The Maginot Line : The way it was conceived
Hardly had World War I ended when the French government resolved to avoid the recurrence of such invasions as occurred in 1914. The army executives were urged on to cope with the issue on the defense of the French frontiers. This issue was to be impregnated by the three outstanding World War I French commanders in chief : Marshalls Foch, Petain, Joffre, whose views on the matter actually differed widely. Foch was scarcely in favour of a static defence organic structure, Joffre fancied such defensive positions as reminded of those at Verdun, Toul, Epinal, whereas Petain thought of linear, built in depth positions. In fact, the structures of the fortification underwent alterations, departing from the Séré de Rivières Forts (Toul, Verdun, Belfort and the like), improved in the 1914-18 World War, eventually took the shape of today's bunkers.
The French Marshalls came to a compromise while Painlevé was in office, and two committees were appointed to implement its provisions :
In early 1929, Painlevé had the Council of Ministers approve the defence plan brought forward by the C.O.R.F, but in late 1929 his office was taken over by André Maginot, who submitted the bill to the Chamber of Deputies, where it was approved by show of hands.
The ensuing law, enacted on 14 January 1930, provided that the regions of Metz, the Lauter and those facing Italy be fortified and that lines of casemates be strung along the Rhine, yet only scraps were allowed for in the north.
The process of building had already begun by 1930. The rough work was achieved within three years, whereupon the bunkers were armed and equipped, which took another two years. Yet, the estimated cost was squeezed to such an extent that the building of many blocks was given up and the fitting in of some equipment postponed. On account of the everlasting inflation and even as the construction was well under way, the setting up of some blocks was deferred to a later date so as not to exceed budgetary allowances.
In 1934 the political situation gave rise to a quick resumption of the activities of the C.O.R.F and a New Front was built up in order to cover the Saar plateau, the Montmedy bridgehead and the region of Maubeuge. Yet these additional bunkers were virtually deprived of artillery guns. (Only two lonely 75 mm guns appeared at the Montmedy bridgehead). In fact, 2 artillery, 10 small bunkers and 55 interval casemates came into being. Thousands of lesser positions, mainly blockhouses, were erected by regular troops and reservists until the battle broke out. They were referred to as 'Mom', which stands for army craft.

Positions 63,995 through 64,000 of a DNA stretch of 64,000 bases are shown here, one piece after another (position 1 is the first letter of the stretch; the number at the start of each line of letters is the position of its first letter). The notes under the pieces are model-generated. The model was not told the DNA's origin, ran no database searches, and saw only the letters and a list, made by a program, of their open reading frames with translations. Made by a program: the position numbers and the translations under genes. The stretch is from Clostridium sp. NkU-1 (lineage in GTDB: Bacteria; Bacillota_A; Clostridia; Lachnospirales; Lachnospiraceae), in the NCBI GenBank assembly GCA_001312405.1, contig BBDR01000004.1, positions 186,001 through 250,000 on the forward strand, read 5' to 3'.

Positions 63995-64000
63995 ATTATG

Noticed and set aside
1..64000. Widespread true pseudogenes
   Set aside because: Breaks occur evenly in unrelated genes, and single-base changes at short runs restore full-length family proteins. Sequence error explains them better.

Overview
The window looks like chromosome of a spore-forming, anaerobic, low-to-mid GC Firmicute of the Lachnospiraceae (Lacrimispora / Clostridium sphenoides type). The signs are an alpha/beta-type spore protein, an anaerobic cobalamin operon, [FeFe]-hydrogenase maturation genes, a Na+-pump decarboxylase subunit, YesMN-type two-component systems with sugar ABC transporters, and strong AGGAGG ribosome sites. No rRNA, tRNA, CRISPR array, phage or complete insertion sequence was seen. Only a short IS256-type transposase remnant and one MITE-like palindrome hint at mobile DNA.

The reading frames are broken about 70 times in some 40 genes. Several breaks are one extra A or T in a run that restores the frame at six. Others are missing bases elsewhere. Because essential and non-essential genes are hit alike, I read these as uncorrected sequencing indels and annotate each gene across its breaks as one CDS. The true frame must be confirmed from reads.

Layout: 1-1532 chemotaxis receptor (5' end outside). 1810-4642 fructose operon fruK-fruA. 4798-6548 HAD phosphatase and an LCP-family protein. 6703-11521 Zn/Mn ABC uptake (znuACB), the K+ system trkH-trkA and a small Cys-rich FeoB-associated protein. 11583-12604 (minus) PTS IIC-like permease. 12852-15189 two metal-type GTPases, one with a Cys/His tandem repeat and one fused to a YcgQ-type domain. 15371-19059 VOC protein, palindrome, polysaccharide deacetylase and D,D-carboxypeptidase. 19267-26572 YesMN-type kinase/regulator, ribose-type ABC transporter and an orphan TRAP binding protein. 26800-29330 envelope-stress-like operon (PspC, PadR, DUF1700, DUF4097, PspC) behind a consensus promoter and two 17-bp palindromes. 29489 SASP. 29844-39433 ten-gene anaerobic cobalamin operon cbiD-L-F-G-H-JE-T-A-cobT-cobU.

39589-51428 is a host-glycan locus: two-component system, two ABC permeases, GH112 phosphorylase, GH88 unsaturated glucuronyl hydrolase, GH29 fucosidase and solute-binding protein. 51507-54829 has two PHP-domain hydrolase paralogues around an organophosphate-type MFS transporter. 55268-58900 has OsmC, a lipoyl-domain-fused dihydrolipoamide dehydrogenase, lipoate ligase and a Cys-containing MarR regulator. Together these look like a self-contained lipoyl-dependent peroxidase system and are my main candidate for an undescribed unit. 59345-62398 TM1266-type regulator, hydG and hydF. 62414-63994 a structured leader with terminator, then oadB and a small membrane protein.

All these positions turned out not to have been sufficiently armed to ward off German inroads in May and June 1940. But for the bunker 'La Ferté', such fortifications as surrendered under normal frontal fighting conditions, viz. with the support of the artillery and the presence of interval troops, were all built up in the later years, whereas the fortifications that belong to the Maginot Line proper, located in the north, in the area of St Avold or on the Saar plateau surrendered only by the time when the mobile interval troops had retreated, when they were deprived of artillery support and when the Germans had come from the rear. The casemates on the Rhine and the blockhouses in the Vosges were actually given up when their crews had gone in for belated hopeless tasks.
Whenever such bunkers were supported by artillery they resisted to the point of filling the Germans and Italians with admiration. Let's quote the attacks on the 'ouvrages' : Fermont, Michelsberg, Einzeling, Laudrefang, Teting, Four à Chaux, Hochwald and Schoenenbourg as well as on the casemates : Aschbach-Oberroedern, and on all the alpine positions. They surrendered only against orders issued by the High Command, and many of them did so only one week after the Armistice had been signed.